The Supreme Court of Canada generally retained the framework devised by the Court of Appeal in which a court will first consider whether the case falls within one of the categories for which a "presumption" of connection can be made and, if a presumptive connection applies, the connection can be rebutted by the defendant through evidence that the connection was in fact weak. Significantly, the Supreme Court of Canada reduced the categories in which a connection will be presumed to exist.
The Court of Appeal held that a real and substantial connection would be presumed to exist in all the situations listed in Rule 17.02 of the Ontario Rules of Civil Procedure except for subrules 17.02(h) ("damages sustained in Ontario") and 17.02(o) ("a necessary and proper party"). The situations covered by the Rule included cases concerning real or personal property in Ontario, the administration of estates in Ontario, or where the claim against a person outside Ontario was authorized by statute. The Supreme Court of Canada held that a court will presumptively have jurisdiction only where: (a) the defendant is domiciled or resident in the province; (b) the defendant carries on business in the province; (c) the tort was committed in the province; and (d) a contract connected with the dispute was made in the province.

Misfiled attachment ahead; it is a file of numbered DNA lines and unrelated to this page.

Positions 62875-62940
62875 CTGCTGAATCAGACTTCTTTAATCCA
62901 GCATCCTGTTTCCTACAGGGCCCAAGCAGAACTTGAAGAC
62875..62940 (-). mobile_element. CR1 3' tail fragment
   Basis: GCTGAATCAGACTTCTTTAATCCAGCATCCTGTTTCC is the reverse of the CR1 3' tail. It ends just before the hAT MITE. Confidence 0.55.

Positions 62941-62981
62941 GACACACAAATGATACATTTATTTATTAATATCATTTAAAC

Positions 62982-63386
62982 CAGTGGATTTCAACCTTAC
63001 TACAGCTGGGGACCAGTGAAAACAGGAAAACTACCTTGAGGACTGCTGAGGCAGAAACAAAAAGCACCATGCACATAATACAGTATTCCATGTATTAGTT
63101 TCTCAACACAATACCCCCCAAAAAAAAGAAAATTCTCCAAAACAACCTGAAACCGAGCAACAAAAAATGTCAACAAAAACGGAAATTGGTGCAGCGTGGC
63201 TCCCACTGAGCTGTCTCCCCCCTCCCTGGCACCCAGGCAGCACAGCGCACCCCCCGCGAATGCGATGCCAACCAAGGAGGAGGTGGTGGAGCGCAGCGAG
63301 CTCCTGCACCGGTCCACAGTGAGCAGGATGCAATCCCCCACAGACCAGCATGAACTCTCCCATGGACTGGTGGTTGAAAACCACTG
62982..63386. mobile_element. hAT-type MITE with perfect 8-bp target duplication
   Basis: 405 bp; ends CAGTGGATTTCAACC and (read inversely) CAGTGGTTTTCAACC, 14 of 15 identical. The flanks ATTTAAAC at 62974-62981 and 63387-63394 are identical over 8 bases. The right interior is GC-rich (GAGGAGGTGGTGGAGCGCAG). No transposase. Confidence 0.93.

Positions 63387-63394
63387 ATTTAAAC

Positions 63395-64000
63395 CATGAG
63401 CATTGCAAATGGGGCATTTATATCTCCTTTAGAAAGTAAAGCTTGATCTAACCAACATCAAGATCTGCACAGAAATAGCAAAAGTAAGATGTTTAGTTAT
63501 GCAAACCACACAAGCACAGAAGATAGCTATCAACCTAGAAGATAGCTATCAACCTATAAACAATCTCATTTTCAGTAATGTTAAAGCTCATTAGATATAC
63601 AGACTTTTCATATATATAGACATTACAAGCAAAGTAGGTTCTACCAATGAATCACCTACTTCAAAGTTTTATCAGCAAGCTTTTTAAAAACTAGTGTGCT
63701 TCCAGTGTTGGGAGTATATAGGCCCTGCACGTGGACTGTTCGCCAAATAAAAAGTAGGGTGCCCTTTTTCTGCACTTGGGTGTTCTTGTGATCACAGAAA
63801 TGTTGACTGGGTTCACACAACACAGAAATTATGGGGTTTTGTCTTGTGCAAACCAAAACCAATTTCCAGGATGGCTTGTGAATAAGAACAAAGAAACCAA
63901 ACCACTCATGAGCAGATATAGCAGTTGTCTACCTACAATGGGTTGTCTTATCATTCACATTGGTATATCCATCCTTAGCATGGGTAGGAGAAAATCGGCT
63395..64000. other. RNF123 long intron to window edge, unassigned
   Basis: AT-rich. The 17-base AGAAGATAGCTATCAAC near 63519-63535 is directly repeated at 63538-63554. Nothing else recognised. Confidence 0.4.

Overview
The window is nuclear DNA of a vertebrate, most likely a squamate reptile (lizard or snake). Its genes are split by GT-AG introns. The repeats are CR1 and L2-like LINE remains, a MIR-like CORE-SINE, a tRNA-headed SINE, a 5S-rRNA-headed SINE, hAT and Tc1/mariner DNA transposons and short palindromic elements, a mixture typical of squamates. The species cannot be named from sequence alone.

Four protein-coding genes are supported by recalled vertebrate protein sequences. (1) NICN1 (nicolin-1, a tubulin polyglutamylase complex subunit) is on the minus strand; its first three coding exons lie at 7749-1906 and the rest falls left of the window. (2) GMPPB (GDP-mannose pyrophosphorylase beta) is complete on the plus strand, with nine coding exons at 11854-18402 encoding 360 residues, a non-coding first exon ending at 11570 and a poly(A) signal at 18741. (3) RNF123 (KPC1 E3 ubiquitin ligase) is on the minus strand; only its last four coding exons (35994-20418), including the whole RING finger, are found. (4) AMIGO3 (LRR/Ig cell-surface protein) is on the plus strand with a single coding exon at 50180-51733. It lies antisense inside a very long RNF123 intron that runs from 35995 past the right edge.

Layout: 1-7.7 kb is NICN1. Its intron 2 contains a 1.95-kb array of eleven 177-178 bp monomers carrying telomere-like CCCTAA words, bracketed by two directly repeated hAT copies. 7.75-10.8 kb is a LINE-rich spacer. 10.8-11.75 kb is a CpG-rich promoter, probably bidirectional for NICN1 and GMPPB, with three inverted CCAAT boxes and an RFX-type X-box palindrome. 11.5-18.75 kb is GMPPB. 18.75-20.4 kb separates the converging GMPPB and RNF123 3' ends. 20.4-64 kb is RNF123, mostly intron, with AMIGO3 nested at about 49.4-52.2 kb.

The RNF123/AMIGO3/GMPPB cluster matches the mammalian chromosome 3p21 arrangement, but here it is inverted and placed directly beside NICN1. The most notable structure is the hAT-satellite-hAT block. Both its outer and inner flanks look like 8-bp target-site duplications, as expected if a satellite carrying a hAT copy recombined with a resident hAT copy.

While the Court retained the presumptive category of the defendant "carrying on business" in the jurisdiction, it noted that this category raises "difficult issues" and requires "some caution in order to avoid creating what would amount to forms of universal jurisdiction in respect of tort claims arising out of certain categories of business or commercial activity." The Court stated, for example, that active advertising in the jurisdiction or the fact that a web site can be accessed from the jurisdiction would not suffice to establish that the defendant is carrying on business there. The Court held that "carrying on business" requires some form of actual, not only virtual, presence in the jurisdiction, such as maintaining an office there or regularly visiting the territory of the particular jurisdiction.